A Sanofi spokesperson told The Wall Street Journal that it has delayed some forms of its Fluzone because the flu strains used to produce the shot did not grow as fast as expected. A GSK spokesman said in an email Monday that it has cut its production targets to 26 million to 27 million doses for the U.S. from the 28 million to 33 million doses originally anticipated.
Debate about the appropriate price for drugs is ongoing. It costs a lot of money to discover and develop drugs, including the money that gets sunk into candidates that don't succeed. And because of the way the U.S. market works, it will have the highest prices that the market will bear.
When it comes to selling big, cancer drugs have a lot going for them. Their targets--deadly diseases that in many cases can kill quickly--put them in high demand, even as they continue to redefine "premium pricing." Some newer drugs can be targeted at patient groups who have the best chances of benefiting, helping justify those high costs. And biologics, for now, don't face the same generic onslaughts that pummel pharma sales come patent expiration time.
That's not to say they don't face roadblocks. Plenty of cancer heavyweights have run into failed label expansions, governmental cost critics, patent woes and biosimilar threats. But even so, the top 10 managed to rake in worldwide sales between $1.7 billion and $7.8 billion, according to EvaluatePharma data.
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Eli Lilly has published a how-to paper about its ambitious technology transfer program to help China, India, Russia and South Africa produce two drugs to treat multidrug-resistant tuberculosis. The bottom line is that the undertaking was harder than expected, and while it did not fully achieve all of its goals, it was worth doing.
Sanofi, which bought controlling interest in Dubai's Globalpharma in June, will kick off production there with generics of 6 of its drugs. Sanofi is now managing the facility.
Novo Nordisk in August bought a plant in New Hampshire that Japan's Olympus Biologics was giving up. Now it is looking for people to help operate it.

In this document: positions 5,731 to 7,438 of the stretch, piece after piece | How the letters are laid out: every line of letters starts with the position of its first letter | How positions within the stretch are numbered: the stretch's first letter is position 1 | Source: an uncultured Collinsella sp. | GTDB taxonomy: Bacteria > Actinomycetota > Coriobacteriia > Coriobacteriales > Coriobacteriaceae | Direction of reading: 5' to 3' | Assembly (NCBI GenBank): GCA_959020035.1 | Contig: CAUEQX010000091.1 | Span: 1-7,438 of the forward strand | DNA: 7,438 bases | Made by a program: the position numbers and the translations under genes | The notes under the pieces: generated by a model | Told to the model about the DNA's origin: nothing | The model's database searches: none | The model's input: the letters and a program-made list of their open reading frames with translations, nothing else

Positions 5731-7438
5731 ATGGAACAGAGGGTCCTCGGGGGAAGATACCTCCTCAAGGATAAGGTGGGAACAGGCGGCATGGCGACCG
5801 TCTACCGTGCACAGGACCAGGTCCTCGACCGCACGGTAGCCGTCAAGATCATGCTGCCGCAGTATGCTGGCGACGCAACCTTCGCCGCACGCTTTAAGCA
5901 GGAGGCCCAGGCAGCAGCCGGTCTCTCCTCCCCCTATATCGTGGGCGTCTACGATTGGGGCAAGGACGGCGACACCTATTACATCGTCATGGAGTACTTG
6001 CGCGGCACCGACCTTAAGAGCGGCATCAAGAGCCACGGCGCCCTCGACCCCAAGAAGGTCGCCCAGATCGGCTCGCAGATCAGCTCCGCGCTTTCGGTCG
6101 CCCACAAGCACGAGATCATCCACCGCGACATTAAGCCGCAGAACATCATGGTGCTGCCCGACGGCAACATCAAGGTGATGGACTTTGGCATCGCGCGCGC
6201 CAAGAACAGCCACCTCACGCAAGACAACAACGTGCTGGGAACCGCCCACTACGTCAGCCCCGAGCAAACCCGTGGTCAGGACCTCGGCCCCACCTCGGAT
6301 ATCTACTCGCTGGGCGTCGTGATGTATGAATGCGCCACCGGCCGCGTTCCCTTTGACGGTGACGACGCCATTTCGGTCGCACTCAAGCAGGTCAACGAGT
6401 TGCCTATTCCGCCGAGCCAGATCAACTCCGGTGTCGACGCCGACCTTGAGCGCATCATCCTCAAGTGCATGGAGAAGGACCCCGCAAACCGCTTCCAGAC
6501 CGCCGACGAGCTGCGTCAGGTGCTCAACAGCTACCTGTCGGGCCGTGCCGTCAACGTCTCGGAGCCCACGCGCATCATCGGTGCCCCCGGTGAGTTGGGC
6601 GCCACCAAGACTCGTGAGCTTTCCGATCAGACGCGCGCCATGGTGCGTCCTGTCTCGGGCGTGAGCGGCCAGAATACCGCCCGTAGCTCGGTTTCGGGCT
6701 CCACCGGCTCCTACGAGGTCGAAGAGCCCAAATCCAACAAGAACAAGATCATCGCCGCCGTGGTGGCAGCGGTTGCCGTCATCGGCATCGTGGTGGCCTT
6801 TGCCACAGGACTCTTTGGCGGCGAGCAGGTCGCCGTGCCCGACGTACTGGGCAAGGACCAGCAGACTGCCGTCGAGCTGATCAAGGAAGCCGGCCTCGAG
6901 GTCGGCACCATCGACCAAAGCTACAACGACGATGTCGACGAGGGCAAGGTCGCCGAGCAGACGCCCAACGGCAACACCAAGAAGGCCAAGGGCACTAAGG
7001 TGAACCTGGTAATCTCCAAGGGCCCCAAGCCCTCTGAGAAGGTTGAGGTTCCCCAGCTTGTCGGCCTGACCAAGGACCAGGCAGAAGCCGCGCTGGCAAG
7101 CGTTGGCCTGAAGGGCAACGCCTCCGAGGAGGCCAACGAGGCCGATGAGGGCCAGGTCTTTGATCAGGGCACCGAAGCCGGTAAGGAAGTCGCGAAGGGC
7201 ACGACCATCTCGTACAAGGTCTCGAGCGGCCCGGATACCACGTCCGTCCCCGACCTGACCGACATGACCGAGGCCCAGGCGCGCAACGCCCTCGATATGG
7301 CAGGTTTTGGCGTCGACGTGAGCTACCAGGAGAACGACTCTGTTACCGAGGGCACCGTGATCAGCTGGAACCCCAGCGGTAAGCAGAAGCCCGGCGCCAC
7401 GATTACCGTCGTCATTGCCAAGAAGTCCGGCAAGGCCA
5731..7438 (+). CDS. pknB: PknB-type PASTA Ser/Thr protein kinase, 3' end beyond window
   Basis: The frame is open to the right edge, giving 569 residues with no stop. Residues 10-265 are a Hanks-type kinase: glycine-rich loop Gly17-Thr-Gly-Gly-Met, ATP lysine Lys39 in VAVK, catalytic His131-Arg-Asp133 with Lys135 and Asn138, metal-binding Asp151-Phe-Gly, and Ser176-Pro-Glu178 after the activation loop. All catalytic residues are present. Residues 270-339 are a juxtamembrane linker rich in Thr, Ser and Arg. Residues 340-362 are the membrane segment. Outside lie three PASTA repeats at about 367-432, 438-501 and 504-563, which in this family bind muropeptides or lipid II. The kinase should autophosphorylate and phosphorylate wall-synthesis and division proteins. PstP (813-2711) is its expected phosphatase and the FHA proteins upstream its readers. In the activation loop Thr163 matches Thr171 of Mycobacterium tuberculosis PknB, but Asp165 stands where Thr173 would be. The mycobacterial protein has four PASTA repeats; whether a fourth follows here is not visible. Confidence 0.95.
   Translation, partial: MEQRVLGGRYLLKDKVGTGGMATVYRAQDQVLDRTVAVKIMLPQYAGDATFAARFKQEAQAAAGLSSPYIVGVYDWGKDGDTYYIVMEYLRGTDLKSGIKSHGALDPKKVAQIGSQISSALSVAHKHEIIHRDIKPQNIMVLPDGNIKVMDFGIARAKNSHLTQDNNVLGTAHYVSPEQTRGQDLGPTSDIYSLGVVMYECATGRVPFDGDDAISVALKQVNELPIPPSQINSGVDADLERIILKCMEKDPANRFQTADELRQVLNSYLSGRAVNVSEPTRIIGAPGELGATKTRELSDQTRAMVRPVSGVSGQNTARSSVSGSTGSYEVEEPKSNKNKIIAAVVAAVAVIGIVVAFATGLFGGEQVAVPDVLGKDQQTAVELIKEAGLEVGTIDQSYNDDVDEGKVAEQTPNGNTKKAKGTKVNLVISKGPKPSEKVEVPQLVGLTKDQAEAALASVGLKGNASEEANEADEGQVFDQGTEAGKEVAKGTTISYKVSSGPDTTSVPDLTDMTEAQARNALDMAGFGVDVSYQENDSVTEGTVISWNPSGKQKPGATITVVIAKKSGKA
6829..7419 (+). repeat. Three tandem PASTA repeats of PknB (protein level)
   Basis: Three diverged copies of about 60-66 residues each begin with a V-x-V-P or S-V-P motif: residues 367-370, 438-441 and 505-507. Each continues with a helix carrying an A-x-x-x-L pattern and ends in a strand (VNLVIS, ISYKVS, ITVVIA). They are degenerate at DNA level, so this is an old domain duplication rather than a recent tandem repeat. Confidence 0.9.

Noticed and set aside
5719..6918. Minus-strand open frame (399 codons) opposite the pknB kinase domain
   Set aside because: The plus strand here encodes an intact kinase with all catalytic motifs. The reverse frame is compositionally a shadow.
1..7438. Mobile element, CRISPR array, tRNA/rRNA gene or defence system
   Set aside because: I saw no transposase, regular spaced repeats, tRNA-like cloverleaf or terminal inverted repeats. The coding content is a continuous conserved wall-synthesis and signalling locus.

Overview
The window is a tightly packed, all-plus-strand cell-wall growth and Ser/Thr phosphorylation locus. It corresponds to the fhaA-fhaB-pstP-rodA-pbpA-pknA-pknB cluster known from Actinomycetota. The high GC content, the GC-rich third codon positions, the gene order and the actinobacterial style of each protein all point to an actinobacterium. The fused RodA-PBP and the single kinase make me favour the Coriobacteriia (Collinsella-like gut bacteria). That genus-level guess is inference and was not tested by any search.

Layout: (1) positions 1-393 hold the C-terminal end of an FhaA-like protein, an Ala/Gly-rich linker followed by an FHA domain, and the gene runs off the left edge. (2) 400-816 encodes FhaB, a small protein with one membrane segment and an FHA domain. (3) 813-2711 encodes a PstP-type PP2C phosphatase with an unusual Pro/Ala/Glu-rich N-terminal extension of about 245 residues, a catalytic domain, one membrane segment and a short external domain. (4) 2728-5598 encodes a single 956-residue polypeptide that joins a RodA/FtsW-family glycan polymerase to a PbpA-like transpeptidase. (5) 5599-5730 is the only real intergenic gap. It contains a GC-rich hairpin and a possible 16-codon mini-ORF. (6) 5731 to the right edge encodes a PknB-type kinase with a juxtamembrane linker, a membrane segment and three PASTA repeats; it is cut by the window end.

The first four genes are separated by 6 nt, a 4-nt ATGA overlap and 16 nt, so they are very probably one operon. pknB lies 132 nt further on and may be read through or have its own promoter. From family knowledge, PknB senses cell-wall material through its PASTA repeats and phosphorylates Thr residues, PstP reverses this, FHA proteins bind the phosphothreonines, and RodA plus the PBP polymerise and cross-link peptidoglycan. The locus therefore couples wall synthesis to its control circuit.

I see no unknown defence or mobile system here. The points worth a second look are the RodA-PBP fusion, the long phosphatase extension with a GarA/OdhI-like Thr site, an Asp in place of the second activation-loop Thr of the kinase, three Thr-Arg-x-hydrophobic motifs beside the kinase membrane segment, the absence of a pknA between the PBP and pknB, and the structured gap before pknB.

The vaccinemaker Serum Institute of India, which jumped into the biosimilars race in July, is expanding its manufacturing network both in India and the Netherlands. The company says it will invest about $163 million for a new facility in its home country.
Genentech CEO Ian Clark is again being publicly chastised for his company's decision to move three of its best-selling cancer drugs to specialty distributors. Groups representing more than 5,000 hospitals say, besides higher costs, the move is as likely to encourage counterfeiting as to deter it.
Hikma Pharmaceuticals got a closeout notice in March for a warning letter that had been hanging over its West-Ward plant in New Jersey. But at nearly the same time, inspectors were looking over a Hikma facility in Portugal, and the Jordan-based company says the FDA has now issued a warning letter for its sterile injectables plant there.
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Express Scripts--which has made its feelings well known when it comes to the high cost of Gilead's next-gen hepatitis C drugs--says it may quickly change its preferred drug formulary to favor a anticipated challenger from the Illinois company, Reuters reports, provided it's clinically equivalent--and less expensive, of course.
Impax Laboratories, which has struggled for several years to get its Parkinson's drug Rytary to market, is moving away from early-stage research and has cut its R&D staff by 42 jobs, a 25% reduction to save money.